Enter the Ad Blocker. Ad blockers promise one thing; to block ads from appearing in your browser. The results are simply astounding, if you use the right one. I personally use AdBlock, a plugin for Chrome on Windows, which effectively blocks all ads I don’t want to see, but allows advertisers who behave responsibly to display their tasteful ads. AdBlock is one of the most popular because it works well. In fact, it works so well, the internet advertising industry and sites that derive revenue from ads instead of subscriptions is engaging in collective howls of “foul” claiming that it works too well and too many people are using it. They’re simply loosing too much money and they’ll have to stop publishing if we don’t let them violate our eyeballs with their ads (or the ears of our deaf friends who must endure hideously convoluted crap in their screen readers).

It’s gotten so bad, in fact, that now it’s difficult to go to just about any website without seeing some pop-up (am I the only one seeing the irony here?) begging visitors to please whitelist their site so they can continue to exist. Some truly heinous asshats will just block the content altogether until you disable your ad blocker. If that wasn’t bad enough, ads are just about everywhere. They’re in our Free-To-Play games, which should really be called Free-To-Play-But-Costs-Money-To-Play-Well games. They flash brightly on giant electronic signs in our cities, blinding us while we drive at 80 MPH on the freeway. They invade our shows on Hulu, even when we pay a subscription fee (that’s changed lately, but it illustrates the point). We’ve been fed pre-movie ads in the form of trailers for so many decades, we now look forward to them! Billions of revenue dollars flow from one corporate entity to the next because of ads, but ad blockers have been putting a dent in that, at least on the internet.

Well, so what!

Who cares if you obnoxious ad people and website operators complain that not every human being on Earth is actively enthralled by your short-form, advert-oriented expositions of so-called creativity. You are hawking stuff and not everybody wants to look at gaudy promotional material every waking minute of every day so you can make a few more millions, shocking though that may be. If your damned ads weren’t so freakishly annoying and obtrusive, we probably wouldn’t be blocking them! They slow down page loading times. They require plugins people don’t want or need and likely shouldn’t be using because they open security holes on their systems. Ad networks have even been a source of viral attacks on millions of unsuspecting people who never once thought they may get a virus from their respectable website.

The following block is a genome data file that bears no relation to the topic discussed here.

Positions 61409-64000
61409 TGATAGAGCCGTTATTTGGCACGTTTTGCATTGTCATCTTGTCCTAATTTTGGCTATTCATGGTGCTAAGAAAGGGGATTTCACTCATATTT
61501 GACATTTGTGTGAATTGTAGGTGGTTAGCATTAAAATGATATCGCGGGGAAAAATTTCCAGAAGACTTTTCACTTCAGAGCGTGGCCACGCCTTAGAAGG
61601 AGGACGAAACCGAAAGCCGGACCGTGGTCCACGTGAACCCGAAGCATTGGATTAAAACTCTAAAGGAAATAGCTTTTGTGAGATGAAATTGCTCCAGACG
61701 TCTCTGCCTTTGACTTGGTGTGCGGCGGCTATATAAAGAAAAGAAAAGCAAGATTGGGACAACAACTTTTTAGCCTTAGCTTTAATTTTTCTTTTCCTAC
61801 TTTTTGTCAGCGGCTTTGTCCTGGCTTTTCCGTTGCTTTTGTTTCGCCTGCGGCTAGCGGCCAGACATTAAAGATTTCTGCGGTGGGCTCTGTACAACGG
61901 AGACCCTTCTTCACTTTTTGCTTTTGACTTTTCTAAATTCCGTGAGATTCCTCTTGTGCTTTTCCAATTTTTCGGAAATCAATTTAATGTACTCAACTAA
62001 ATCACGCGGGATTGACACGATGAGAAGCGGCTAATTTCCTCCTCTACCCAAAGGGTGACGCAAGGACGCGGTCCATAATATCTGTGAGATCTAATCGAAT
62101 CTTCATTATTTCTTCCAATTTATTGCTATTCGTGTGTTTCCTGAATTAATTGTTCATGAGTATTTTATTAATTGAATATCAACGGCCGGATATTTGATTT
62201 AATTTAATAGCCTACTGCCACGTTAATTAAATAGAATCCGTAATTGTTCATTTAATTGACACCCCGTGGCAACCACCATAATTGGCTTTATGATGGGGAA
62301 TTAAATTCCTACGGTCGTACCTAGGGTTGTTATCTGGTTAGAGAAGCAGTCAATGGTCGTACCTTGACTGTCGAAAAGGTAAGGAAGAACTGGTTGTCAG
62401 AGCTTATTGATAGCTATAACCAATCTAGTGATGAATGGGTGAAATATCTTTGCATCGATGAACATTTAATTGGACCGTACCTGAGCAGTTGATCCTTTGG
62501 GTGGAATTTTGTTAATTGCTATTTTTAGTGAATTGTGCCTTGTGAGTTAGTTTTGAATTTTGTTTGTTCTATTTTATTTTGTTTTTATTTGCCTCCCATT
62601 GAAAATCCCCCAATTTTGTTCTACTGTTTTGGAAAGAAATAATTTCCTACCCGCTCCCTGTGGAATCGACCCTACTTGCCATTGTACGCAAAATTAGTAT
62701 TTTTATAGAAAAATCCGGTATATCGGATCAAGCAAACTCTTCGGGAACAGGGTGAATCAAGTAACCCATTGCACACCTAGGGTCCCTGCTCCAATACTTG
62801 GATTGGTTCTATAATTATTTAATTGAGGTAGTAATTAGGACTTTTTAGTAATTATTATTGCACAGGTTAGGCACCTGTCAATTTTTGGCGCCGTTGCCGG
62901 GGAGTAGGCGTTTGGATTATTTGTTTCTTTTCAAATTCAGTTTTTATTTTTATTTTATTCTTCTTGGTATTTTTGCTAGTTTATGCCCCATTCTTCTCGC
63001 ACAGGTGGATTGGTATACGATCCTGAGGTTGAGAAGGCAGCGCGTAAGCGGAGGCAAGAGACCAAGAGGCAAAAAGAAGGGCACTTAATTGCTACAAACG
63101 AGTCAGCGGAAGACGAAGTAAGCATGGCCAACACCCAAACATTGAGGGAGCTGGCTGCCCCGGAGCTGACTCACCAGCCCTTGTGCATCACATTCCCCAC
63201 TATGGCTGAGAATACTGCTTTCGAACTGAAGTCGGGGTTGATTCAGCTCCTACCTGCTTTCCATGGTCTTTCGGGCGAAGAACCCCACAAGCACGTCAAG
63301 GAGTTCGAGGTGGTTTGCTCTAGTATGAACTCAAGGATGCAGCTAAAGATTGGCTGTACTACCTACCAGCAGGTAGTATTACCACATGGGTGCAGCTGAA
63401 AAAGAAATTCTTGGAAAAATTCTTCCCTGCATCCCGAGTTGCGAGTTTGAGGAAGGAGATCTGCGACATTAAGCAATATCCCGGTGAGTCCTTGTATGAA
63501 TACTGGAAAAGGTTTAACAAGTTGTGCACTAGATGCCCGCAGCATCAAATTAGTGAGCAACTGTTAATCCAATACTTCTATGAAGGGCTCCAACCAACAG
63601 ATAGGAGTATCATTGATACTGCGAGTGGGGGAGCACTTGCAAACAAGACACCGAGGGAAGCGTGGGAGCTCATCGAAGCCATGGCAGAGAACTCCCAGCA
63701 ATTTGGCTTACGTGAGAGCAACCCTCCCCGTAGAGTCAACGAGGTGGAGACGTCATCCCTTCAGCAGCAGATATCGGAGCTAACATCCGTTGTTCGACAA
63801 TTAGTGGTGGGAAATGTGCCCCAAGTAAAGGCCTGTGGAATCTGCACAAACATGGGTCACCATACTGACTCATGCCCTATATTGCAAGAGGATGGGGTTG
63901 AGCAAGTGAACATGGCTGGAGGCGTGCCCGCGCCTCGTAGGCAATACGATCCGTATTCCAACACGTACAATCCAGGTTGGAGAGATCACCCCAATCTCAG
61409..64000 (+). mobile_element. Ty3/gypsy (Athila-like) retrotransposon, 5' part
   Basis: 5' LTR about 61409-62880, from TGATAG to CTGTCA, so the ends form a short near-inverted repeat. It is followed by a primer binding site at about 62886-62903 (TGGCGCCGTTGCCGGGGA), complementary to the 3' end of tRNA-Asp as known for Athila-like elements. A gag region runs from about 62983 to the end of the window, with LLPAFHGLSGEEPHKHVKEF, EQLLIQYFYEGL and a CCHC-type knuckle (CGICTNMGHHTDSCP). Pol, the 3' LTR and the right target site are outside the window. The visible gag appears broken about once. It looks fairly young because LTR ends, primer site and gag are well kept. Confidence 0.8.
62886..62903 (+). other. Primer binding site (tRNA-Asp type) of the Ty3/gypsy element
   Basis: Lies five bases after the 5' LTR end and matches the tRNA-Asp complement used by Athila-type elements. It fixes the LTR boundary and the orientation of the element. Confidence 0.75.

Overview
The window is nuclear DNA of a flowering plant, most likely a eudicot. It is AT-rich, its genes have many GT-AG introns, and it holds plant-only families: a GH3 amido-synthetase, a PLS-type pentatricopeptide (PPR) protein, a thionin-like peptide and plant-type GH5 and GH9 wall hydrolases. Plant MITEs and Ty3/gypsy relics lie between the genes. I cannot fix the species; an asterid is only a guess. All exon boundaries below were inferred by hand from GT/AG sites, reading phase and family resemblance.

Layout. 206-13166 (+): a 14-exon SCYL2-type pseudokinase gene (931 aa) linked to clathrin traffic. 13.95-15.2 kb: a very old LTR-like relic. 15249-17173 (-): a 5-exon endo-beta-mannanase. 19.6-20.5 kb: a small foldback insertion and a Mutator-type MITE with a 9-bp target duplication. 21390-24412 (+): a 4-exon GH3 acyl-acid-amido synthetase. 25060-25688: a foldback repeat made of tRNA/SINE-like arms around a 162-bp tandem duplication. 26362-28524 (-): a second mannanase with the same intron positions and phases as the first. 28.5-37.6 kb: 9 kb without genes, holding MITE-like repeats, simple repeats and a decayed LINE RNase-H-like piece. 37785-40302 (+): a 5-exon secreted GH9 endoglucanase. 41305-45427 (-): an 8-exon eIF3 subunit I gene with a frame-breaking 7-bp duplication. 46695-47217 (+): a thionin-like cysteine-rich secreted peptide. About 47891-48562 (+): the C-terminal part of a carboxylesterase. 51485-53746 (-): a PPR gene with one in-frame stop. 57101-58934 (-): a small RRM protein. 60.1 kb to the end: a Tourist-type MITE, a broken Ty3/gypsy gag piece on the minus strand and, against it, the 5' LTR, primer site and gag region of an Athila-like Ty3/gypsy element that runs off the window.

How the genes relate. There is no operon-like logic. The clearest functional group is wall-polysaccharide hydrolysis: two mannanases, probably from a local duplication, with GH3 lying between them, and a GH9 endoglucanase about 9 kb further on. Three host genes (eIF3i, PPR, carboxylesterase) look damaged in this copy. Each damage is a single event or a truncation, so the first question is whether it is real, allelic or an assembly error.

In a nutshell, you are exploiting us and we don’t like it. We now have the power to stop it on the internet, and that bothers you. When Replay TV and TiVo first came out, they had the ability to skip ads. Where’s Replay TV now? Dead. Where’s TiVo? They had to cripple the function to survive, but have recently announced their new console that brings back Replay TV’s long coveted 30-second jump, thumbing their noses that their oppressors. Millions of people are cutting the cord, ditching cable TV, and getting subscriptions to Netflix, Hulu’s new ad-free program, and just getting TV the old fashioned way, through an antenna. YouTube even has an ad-free service for $10 a month.

Nobody loves your ads because you abuse it and there are some people who will take that abuse to the extreme. So, here’s the breakdown. You stop horribly exploiting us users and we’ll stop blocking your entirely reasonable, unobtrusively placed ads and you can go on making revenue.

Better yet, why not try charging a super-small monthly fee to go ad-free, and no, you don’t get to spam those who don’t pay. Just consider asking for a few bucks a month. This is the internet, after all. You can reach millions of people instead of a few thousand in a neighborhood. You can make real money. It’s not that hard.

Look at Google.